Thursday, March 27, 2008

  • Cheering a future for UW in Stratford
  • 1,100 research park employees unite
  • Planning open house, and more
  • Editor:
  • Chris Redmond
  • Communications and Public Affairs

Link of the day

March Madness

When and where

E-health information security workshop sponsored by Waterloo Institute for Health Informatics Research, continuing through Friday, details online.

Academic Book Sale outside UW bookstore, South Campus Hall, last day.

Arts orientation garage sale (leftover merchandise from orientation week, including hoodies and water bottles) Thursday 9:00 to 2:00, Friday 10:00 to 3:00, Arts Lecture Hall.

Matrix Impaired Driving Simulator presented by UW Health Services and Waterloo Regional Police, 11 a.m. to 2 p.m., Student Life Centre.

Music student recitals, Conrad Grebel University College chapel, 12:30 today, also Monday and April 2.

DesignCamp for student and professional digital designers 4:30 to 7:30, Tatham Centre room 2218, information online.

Social Innovation Generation@Waterloo hosts Lance Gunderson, Emory University, speaking on “Resilience of People, Ecosystems and Societies,” 5:30 p.m., Environmental Studies I courtyard. RSVP to

Discussions Without Borders weekly group on international development topics, last session for this term, 5:30, Student Life Centre room 3103, sponsored by Engineers Without Borders.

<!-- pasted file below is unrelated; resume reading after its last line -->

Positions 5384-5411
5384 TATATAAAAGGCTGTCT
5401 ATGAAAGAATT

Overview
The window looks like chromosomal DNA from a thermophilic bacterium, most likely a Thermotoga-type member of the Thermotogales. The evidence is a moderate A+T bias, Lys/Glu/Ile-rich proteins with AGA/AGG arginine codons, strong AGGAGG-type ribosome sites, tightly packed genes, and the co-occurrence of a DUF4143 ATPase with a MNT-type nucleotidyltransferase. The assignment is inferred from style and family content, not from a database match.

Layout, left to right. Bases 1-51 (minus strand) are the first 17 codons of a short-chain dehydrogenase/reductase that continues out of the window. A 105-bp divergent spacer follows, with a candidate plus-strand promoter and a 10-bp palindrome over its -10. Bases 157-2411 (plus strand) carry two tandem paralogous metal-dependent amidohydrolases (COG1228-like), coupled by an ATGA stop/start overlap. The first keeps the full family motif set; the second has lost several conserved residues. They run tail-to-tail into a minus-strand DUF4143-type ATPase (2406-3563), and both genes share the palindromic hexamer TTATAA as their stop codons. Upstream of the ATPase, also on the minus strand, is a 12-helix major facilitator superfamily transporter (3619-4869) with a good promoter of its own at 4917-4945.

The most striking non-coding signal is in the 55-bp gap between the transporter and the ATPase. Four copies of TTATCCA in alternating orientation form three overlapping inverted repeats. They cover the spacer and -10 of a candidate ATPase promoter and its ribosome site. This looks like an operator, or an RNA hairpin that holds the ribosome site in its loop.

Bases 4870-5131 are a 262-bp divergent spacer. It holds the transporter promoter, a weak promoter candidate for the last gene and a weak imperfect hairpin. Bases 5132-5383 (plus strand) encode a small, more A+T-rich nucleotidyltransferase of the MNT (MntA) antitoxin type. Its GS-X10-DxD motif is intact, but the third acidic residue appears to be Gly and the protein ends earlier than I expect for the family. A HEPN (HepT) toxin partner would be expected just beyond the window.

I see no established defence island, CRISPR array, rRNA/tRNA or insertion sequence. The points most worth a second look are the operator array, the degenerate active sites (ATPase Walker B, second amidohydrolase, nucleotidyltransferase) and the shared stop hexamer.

Laurier Centre for Music in the Community open house and special events Thursday-Friday, Wilfrid Laurier University Theatre-Auditorium, details online.

Centre for Family Business, based at Conrad Grebel University College, breakfast seminar: “The Value-Driven Workplace”, Friday 7 a.m., Waterloo Inn, details online.

Information systems and technology professional development seminar: Jason Gorrie, “Implementation of Constituency-Aggravation Security” (firewalls), Friday 9 a.m., IST seminar room.

Philosophy Colloquium Series: Lorraine Besser-Jones, “On Being Virtuous and Acting Well”, Friday 3:30 p.m., Humanities room 373.

Annual athletics awards reception Friday evening (reception 5:30, dinner 6:30), Columbia Icefield Gym, tickets $27 from athletics office, PAC.

Warrior Weekend activities in the Student Life Centre, Friday and Saturday evenings (casino night Friday, bingo Saturday; crafts; Engineering Jazz Band, Friday 10 p.m.; movies “Juno” and “I Am Legend” Saturday); details online.